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Watching the World

Watching the World

 Watching the World

Some 17 percent of Brazilian schoolchildren aged 10 to 13 are involved in bullying​—either as victims or perpetrators.​—O ESTADO DE SÃO PAULO, BRAZIL.

High blood pressure, high cholesterol, kidney stones, and liver problems are now being diagnosed in children under the age of 12. The main causes? Sedentary lifestyles, too much junk food, and overweight.​—ABC, SPAIN.

The cost of raising a child born in 2008 to age 18 in a middle-income family in the United States is “about $221,190 ($291,570 when adjusted for inflation),” according to a government estimate.​—UNITED STATES DEPARTMENT OF AGRICULTURE, U.S.A.

Forgetting How to Play

A fifth of the parents in Britain claim to have forgotten “how to play with their children,” according to a recent survey. One third confess that they find play boring, while others lack time or ideas. Regarding this finding, Professor Tanya Byron, a clinical psychologist, says: “There are four key ingredients to a successful playtime between parents and children: education, inspiration, integration and communication.” Although 1 in 3 parents chose to play computer games with their children, the vast majority of youngsters prefer playing these alone. Among the activities that most 5- to 15-year-olds want to share with their parents are outdoor games and board games.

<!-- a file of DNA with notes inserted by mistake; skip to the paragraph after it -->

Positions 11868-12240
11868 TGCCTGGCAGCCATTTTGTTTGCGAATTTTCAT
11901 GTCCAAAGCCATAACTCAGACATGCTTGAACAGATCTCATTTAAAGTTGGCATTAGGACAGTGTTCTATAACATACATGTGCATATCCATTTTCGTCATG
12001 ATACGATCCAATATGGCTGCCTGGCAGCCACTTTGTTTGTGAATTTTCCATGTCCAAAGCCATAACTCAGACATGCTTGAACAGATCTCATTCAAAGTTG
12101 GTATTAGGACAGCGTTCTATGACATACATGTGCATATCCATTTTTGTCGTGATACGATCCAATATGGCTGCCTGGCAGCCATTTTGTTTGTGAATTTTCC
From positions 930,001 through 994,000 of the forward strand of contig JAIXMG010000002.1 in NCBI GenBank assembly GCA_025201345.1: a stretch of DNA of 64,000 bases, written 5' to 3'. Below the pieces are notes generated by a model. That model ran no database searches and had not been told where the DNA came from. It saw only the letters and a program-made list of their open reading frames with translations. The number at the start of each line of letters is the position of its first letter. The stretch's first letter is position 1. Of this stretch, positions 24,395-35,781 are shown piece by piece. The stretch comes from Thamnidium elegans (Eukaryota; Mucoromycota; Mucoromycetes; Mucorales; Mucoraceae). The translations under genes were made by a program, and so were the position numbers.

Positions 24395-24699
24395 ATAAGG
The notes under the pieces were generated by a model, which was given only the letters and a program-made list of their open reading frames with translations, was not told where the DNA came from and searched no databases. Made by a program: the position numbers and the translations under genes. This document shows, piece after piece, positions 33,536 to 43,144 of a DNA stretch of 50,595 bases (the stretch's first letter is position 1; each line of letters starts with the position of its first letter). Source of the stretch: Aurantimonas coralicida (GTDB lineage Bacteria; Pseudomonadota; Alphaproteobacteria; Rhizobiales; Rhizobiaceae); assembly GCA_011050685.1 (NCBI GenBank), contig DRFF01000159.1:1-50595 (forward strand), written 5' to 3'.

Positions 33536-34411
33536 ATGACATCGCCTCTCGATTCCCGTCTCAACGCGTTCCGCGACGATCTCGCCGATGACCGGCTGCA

Bedtime Stories

An Internet service offers to be of help to fathers who are too busy to read bedtime stories to their children in person. “Hi-tech software records the voice of fathers reading a bedtime story, adds music and sound effects and emails an audio file to the child,” explains Sydney’s Daily Telegraph. Relationship experts, however, are skeptical. “Reading involves a whole lot of relationship building,” says Dr. Richard Fletcher of a families research program at Newcastle University, Australia. It involves fathers interacting with their children, cuddling them, and laughing with them. No e-mail can replicate the benefits of physically sitting down and reading to your child, says Fletcher.